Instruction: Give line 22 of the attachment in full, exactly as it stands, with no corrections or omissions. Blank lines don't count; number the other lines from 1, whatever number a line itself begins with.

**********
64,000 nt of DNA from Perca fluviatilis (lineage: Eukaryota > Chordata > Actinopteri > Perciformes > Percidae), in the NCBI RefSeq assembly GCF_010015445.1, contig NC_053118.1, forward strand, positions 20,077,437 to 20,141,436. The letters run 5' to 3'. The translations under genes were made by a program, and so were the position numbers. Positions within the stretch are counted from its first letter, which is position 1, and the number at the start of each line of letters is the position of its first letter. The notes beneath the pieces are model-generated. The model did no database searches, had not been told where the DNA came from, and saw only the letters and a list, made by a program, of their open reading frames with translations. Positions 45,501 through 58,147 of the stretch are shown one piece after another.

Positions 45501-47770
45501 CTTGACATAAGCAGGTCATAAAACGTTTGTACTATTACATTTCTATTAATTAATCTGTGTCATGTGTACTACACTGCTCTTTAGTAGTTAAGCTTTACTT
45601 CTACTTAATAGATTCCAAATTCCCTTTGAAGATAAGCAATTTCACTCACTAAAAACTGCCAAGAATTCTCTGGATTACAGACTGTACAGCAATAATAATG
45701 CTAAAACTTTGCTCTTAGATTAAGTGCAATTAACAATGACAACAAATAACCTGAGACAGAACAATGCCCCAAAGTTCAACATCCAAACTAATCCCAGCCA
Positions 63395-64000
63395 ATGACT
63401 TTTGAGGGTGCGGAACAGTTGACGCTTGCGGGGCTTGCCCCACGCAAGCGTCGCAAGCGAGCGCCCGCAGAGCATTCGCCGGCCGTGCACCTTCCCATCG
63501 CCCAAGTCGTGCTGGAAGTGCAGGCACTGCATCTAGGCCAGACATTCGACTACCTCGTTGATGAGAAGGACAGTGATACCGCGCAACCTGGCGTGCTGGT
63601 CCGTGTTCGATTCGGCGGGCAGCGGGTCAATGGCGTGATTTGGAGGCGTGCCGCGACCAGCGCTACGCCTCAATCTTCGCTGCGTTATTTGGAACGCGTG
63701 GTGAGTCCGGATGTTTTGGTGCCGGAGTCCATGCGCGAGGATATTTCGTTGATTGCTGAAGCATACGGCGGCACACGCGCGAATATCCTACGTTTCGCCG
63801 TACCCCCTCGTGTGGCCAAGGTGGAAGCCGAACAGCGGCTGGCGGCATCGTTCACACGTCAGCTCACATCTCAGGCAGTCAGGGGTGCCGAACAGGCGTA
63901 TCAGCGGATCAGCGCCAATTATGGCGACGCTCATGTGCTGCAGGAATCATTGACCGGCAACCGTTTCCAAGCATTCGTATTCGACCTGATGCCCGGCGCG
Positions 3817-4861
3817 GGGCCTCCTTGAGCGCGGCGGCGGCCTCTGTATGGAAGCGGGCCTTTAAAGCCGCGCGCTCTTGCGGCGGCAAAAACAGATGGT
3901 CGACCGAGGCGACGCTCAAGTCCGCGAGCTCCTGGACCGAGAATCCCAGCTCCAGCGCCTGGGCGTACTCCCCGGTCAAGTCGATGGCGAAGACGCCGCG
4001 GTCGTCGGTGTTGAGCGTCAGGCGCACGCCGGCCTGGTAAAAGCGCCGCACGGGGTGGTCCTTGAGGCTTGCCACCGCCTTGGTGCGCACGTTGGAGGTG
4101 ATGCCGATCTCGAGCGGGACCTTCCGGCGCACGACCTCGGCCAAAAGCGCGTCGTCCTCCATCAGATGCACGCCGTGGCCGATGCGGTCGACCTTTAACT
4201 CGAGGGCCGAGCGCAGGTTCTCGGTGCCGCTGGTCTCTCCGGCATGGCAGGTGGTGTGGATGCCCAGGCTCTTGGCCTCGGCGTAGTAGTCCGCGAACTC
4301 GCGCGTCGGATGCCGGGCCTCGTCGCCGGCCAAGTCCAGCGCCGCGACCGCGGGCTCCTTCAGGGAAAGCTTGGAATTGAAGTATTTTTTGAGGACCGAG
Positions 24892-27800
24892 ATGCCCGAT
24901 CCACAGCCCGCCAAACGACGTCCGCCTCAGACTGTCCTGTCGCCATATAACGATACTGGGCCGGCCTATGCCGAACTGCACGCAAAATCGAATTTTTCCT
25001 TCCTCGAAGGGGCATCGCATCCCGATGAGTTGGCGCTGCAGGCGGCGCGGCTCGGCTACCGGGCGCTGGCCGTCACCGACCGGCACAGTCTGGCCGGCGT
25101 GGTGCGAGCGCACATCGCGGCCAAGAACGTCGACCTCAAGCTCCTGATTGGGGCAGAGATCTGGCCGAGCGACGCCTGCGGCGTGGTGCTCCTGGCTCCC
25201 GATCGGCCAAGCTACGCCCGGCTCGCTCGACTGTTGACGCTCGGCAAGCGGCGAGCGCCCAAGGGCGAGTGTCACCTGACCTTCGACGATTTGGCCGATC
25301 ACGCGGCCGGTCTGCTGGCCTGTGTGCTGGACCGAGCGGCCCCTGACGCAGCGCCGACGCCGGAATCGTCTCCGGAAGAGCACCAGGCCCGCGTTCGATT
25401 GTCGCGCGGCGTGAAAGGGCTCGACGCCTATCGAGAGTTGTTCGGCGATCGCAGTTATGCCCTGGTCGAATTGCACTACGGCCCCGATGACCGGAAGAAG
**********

24892 ATGCCCGAT